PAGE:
Abnormal Uterine Bleeding
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The normal length of the menstrual cycle is typically between 24 days and 38 days. A normal menstrual period generally lasts up to 8 days.
Bleeding in any of the following situations is considered abnormal uterine bleeding:
- Bleeding or spotting between periods
- Bleeding or spotting after sex
- Heavy bleeding during your period
- Menstrual cycles that are longer than 38 days or shorter than 24 days
- “Irregular” periods in which cycle length varies by more than 7–9 days
- Bleeding after menopause
Abnormal bleeding can occur at any age. However, at certain times in a woman’s life it is common for periods to be somewhat irregular. Periods may not occur regularly when a girl first starts having them (around age 9–14 years). During perimenopause (beginning in the mid-40s), the number of days between periods may change. It also is normal to skip periods or for bleeding to get lighter or heavier during perimenopause.
Some of the causes of abnormal bleeding include the following:
- Problems with ovulation
- Fibroids and polyps
- A condition in which the endometrium grows into the wall of the uterus
- Bleeding disorders
- Problems linked to some birth control methods, such as an intrauterine device (IUD) or birth control pills
- Ectopic pregnancy
- Certain types of cancer, such as cancer of the uterus
Your obstetrician–gynecologist (ob-gyn) or other health care professional may start by checking for problems most common in your age group. Some of them are not serious and are easy to treat. Others can be more serious. All should be checked.
Your ob-gyn or other health care professional will ask about your health history and your menstrual cycle. It may be helpful to keep track of your menstrual cycle before your visit. Note the dates, length, and type (light, medium, heavy, or spotting) of your bleeding on a calendar. You also can use a smartphone app designed to track menstrual cycles.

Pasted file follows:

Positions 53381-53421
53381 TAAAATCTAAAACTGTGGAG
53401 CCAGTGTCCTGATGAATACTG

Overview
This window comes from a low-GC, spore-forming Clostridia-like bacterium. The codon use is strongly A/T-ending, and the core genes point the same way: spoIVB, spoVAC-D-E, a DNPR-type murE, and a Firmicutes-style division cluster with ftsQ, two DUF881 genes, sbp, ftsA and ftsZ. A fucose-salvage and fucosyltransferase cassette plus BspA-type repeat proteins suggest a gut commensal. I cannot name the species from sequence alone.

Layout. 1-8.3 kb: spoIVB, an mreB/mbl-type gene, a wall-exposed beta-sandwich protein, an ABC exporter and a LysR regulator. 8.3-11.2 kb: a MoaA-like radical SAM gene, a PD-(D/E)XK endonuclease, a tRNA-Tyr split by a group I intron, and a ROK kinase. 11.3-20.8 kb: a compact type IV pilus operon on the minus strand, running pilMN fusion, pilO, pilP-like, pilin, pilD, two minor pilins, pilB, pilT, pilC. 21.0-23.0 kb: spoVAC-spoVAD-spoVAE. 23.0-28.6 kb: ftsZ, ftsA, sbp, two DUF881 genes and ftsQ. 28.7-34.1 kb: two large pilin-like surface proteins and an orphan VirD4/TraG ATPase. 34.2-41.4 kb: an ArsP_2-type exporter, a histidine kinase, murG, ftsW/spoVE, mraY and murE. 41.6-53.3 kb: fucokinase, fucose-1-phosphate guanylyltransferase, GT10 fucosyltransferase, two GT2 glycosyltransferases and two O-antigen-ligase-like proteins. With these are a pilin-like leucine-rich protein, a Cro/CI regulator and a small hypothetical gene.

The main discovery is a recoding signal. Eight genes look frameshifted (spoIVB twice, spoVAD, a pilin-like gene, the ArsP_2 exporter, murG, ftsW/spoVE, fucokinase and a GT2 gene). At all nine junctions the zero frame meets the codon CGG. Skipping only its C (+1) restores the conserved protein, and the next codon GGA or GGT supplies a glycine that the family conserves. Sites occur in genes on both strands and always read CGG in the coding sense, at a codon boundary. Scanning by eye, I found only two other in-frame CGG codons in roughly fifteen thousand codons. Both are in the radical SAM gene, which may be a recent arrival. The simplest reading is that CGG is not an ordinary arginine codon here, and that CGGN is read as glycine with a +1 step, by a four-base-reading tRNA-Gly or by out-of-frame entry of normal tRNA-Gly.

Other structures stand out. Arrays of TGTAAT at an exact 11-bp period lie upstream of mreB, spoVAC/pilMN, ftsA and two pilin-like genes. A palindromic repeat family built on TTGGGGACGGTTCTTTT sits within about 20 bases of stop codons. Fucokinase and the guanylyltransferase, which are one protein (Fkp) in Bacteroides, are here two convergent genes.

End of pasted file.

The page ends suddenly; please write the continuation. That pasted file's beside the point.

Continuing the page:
You will have a physical exam. You also may have blood tests. These tests check your blood count and hormone levels and rule out some diseases of the blood. You also may have a pregnancy test and tests for sexually transmitted infections (STIs).
Based on your symptoms and your age, other tests may be needed. Some of these tests can be done in your ob-gyn’s office. Others may be done at a hospital or surgical center:
- Ultrasound exam—Sound waves are used to make a picture of the pelvic organs.
- Hysteroscopy—A thin, lighted scope is inserted through the vagina and the opening of the cervix. It allows your ob-gyn or other health care professional to see the inside of the uterus.
- Endometrial biopsy—A sample of the endometrium is removed and looked at under a microscope.
- Sonohysterography—Fluid is placed in the uterus through a thin tube while ultrasound images are made of the inside of the uterus.
- Magnetic resonance imaging (MRI)—An MRI exam uses a strong magnetic field and sound waves to create images of the internal organs.
- Computed tomography (CT)—This X-ray procedure shows internal organs and structures in cross section.
Medications often are tried first to treat irregular or heavy menstrual bleeding. The medications that may be used include the following:
- Hormonal birth control methods—Birth control pills, the skin patch, and the vaginal ring contain hormones. These hormones can lighten menstrual flow. They also help make periods more regular.
- Gonadotropin-releasing hormone (GnRH) agonists—These drugs can stop the menstrual cycle and reduce the size of fibroids.
- Tranexamic acid—This medication treats heavy menstrual bleeding.
- Nonsteroidal anti-inflammatory drugs—These drugs, which include ibuprofen, may help control heavy bleeding and relieve menstrual cramps.
- Antibiotics—If you have an infection, you may be given an antibiotic.